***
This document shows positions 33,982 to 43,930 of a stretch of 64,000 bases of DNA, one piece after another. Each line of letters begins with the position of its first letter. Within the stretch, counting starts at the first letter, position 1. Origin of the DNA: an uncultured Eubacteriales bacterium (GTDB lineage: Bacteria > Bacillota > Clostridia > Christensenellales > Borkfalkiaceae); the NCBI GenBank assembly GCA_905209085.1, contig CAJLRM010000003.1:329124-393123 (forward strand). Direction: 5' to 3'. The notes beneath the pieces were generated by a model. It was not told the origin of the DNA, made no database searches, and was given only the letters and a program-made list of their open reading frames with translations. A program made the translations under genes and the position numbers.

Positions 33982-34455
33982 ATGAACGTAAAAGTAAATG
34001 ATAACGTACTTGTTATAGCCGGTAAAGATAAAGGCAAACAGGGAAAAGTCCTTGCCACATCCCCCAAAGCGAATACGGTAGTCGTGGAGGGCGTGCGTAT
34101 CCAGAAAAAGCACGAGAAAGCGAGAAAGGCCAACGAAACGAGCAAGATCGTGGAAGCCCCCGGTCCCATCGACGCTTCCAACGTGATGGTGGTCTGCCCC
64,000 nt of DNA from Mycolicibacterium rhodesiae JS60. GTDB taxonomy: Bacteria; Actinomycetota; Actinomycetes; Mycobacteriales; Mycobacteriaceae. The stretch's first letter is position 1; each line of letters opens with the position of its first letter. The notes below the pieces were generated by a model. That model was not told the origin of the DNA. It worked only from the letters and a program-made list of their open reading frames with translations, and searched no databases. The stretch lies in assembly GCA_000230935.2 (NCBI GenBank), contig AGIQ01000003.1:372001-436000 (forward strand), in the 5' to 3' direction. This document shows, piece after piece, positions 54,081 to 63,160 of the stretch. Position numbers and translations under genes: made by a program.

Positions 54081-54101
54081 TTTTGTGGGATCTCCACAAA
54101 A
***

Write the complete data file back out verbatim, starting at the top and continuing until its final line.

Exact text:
This document shows positions 33,982 to 43,930 of a stretch of 64,000 bases of DNA, one piece after another. Each line of letters begins with the position of its first letter. Within the stretch, counting starts at the first letter, position 1. Origin of the DNA: an uncultured Eubacteriales bacterium (GTDB lineage: Bacteria > Bacillota > Clostridia > Christensenellales > Borkfalkiaceae); the NCBI GenBank assembly GCA_905209085.1, contig CAJLRM010000003.1:329124-393123 (forward strand). Direction: 5' to 3'. The notes beneath the pieces were generated by a model. It was not told the origin of the DNA, made no database searches, and was given only the letters and a program-made list of their open reading frames with translations. A program made the translations under genes and the position numbers.

Positions 33982-34455
33982 ATGAACGTAAAAGTAAATG
34001 ATAACGTACTTGTTATAGCCGGTAAAGATAAAGGCAAACAGGGAAAAGTCCTTGCCACATCCCCCAAAGCGAATACGGTAGTCGTGGAGGGCGTGCGTAT
34101 CCAGAAAAAGCACGAGAAAGCGAGAAAGGCCAACGAAACGAGCAAGATCGTGGAAGCCCCCGGTCCCATCGACGCTTCCAACGTGATGGTGGTCTGCCCC
64,000 nt of DNA from Mycolicibacterium rhodesiae JS60. GTDB taxonomy: Bacteria; Actinomycetota; Actinomycetes; Mycobacteriales; Mycobacteriaceae. The stretch's first letter is position 1; each line of letters opens with the position of its first letter. The notes below the pieces were generated by a model. That model was not told the origin of the DNA. It worked only from the letters and a program-made list of their open reading frames with translations, and searched no databases. The stretch lies in assembly GCA_000230935.2 (NCBI GenBank), contig AGIQ01000003.1:372001-436000 (forward strand), in the 5' to 3' direction. This document shows, piece after piece, positions 54,081 to 63,160 of the stretch. Position numbers and translations under genes: made by a program.

Positions 54081-54101
54081 TTTTGTGGGATCTCCACAAA
54101 A